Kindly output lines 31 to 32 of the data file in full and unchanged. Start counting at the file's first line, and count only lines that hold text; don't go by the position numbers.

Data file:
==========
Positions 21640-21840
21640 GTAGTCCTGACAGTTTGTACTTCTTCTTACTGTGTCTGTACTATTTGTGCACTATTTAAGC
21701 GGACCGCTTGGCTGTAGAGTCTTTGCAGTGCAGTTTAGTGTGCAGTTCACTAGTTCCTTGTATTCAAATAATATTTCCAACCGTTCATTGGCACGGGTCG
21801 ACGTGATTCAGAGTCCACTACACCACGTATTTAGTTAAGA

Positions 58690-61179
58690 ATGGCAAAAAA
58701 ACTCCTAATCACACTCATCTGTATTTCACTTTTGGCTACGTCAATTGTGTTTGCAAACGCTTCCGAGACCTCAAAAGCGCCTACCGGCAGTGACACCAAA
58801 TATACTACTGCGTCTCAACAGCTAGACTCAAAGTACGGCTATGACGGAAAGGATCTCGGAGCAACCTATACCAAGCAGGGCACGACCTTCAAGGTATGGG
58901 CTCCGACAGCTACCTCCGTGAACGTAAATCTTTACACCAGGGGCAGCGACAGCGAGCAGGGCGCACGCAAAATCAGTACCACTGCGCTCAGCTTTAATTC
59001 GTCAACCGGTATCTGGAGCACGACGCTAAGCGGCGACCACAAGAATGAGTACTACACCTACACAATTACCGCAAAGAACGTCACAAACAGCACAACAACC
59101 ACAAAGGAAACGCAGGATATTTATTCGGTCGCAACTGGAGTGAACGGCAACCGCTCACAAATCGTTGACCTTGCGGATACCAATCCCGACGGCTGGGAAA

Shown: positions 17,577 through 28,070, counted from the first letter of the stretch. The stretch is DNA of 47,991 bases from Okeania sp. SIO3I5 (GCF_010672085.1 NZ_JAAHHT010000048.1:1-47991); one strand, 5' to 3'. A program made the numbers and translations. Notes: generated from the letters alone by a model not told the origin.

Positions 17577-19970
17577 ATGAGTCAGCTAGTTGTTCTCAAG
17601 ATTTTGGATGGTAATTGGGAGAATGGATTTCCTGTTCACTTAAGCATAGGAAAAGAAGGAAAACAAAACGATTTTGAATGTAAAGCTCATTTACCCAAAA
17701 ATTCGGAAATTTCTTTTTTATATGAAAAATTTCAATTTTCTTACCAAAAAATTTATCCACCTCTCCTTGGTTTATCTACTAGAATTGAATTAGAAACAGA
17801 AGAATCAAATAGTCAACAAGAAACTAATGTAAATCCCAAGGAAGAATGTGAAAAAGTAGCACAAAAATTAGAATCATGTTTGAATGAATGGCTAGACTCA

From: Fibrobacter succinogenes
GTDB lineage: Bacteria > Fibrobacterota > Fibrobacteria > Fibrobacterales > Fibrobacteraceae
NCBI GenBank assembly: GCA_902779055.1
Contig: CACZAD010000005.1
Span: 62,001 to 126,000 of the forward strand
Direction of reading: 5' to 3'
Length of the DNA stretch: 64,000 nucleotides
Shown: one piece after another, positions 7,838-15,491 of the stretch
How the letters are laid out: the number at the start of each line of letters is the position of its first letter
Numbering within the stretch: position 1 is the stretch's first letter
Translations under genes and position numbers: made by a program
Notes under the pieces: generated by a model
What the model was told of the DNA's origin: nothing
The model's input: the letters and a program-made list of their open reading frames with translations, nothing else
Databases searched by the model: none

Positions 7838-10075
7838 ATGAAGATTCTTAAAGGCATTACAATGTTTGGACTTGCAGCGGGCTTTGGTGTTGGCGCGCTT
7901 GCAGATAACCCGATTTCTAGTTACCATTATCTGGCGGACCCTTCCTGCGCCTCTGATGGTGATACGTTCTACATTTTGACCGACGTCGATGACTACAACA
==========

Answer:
The model's input: the letters and a program-made list of their open reading frames with translations, nothing else
Databases searched by the model: none